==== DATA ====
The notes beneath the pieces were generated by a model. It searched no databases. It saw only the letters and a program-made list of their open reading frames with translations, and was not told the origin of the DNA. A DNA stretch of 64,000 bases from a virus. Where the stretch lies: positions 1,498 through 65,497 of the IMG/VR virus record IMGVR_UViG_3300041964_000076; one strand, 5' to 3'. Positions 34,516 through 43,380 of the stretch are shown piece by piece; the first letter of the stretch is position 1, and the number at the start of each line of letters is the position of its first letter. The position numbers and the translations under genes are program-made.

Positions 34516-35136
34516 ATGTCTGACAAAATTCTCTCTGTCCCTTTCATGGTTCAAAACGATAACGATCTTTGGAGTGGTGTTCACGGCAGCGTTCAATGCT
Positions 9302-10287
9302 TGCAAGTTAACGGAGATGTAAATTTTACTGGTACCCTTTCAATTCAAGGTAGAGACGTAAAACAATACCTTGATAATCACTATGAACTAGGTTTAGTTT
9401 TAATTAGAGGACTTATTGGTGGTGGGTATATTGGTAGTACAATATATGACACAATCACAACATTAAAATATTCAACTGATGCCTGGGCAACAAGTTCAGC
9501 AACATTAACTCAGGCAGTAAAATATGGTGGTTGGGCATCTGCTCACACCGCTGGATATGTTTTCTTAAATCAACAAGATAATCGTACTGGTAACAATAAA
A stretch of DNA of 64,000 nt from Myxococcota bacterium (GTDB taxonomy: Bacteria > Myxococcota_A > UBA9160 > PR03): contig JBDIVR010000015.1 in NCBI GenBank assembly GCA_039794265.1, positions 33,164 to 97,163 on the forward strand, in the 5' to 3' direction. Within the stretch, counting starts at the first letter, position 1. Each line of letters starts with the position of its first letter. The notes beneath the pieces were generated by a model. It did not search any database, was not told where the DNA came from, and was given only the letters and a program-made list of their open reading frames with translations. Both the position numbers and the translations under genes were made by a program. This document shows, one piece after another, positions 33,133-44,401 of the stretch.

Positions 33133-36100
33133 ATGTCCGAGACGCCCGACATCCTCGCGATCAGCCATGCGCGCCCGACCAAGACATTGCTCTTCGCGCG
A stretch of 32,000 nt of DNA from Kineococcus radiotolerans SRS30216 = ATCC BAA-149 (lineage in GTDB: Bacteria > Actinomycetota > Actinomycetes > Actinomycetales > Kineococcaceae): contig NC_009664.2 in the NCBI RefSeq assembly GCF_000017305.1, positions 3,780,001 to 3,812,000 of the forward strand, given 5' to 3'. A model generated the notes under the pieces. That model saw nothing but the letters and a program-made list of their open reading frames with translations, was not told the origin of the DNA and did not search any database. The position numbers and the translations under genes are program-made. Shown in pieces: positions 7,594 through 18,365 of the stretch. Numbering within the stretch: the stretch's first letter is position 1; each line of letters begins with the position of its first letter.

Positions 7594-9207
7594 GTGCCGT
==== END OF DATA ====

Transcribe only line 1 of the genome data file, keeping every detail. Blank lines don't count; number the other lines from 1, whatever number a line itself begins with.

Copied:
The notes beneath the pieces were generated by a model. It searched no databases. It saw only the letters and a program-made list of their open reading frames with translations, and was not told the origin of the DNA. A DNA stretch of 64,000 bases from a virus. Where the stretch lies: positions 1,498 through 65,497 of the IMG/VR virus record IMGVR_UViG_3300041964_000076; one strand, 5' to 3'. Positions 34,516 through 43,380 of the stretch are shown piece by piece; the first letter of the stretch is position 1, and the number at the start of each line of letters is the position of its first letter. The position numbers and the translations under genes are program-made.